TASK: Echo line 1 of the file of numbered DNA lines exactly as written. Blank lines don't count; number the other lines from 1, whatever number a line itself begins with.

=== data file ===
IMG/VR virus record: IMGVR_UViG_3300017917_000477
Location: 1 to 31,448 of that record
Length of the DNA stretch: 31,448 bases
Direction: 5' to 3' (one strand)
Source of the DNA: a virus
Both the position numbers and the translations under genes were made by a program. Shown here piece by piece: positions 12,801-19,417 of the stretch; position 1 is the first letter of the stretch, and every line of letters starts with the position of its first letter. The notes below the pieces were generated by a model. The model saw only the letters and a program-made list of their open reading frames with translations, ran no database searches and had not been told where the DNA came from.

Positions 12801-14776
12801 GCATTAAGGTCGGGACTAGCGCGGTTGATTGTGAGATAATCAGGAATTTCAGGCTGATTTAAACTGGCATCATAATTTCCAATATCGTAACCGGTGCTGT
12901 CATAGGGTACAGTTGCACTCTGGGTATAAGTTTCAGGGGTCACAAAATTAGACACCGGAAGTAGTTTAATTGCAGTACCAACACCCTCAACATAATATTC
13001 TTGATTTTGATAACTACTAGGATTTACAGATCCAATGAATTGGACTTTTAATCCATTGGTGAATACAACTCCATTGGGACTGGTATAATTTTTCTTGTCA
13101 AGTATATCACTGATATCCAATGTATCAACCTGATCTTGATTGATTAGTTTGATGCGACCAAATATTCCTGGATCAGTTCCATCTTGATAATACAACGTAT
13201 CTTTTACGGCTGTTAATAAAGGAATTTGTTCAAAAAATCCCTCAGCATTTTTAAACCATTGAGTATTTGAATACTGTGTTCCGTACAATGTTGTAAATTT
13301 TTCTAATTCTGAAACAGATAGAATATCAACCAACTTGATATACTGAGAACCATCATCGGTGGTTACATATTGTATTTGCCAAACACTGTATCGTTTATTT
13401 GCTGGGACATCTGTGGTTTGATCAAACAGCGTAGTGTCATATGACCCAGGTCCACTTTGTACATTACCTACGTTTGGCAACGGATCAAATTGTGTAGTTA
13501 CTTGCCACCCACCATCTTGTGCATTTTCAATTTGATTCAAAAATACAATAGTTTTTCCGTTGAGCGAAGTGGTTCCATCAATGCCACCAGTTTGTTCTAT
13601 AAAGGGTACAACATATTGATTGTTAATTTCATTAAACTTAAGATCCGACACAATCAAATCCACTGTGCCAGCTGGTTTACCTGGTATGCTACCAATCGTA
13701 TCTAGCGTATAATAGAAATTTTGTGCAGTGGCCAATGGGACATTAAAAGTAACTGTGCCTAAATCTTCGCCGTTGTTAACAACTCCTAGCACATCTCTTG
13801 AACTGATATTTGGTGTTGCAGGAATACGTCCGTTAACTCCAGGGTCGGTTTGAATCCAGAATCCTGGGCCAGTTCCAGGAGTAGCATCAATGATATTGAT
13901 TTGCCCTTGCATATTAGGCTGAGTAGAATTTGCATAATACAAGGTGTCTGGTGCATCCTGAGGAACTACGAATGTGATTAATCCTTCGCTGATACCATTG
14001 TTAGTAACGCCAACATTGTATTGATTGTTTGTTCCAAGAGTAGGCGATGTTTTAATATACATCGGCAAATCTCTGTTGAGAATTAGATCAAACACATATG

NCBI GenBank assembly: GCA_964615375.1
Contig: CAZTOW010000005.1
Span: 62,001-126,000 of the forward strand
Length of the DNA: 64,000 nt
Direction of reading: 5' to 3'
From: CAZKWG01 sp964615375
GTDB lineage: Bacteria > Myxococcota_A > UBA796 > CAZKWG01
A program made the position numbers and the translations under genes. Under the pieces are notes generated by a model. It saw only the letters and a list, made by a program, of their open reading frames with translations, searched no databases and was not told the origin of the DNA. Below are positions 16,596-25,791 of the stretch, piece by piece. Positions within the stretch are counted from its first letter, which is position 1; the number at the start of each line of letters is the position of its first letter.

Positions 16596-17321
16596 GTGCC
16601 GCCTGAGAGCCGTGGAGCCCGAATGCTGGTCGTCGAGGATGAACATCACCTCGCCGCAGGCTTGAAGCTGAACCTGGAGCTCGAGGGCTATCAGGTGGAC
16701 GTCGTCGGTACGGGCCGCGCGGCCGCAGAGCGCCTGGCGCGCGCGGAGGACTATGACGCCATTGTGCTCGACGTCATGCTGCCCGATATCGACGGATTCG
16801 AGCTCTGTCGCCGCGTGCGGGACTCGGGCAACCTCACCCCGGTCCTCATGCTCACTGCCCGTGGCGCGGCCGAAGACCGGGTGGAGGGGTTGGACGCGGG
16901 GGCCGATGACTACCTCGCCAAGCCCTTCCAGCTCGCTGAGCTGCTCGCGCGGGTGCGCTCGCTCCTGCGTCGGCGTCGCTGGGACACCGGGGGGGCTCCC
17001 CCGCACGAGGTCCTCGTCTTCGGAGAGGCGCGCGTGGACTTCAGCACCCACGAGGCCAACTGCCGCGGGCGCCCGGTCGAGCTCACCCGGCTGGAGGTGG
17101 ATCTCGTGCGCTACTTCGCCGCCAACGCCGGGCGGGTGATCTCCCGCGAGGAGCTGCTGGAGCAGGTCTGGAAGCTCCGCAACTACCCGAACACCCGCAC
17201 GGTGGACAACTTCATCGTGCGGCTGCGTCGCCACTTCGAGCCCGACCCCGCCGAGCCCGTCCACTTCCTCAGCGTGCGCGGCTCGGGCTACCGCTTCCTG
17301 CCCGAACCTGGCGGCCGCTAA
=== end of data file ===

IMG/VR virus record: IMGVR_UViG_3300017917_000477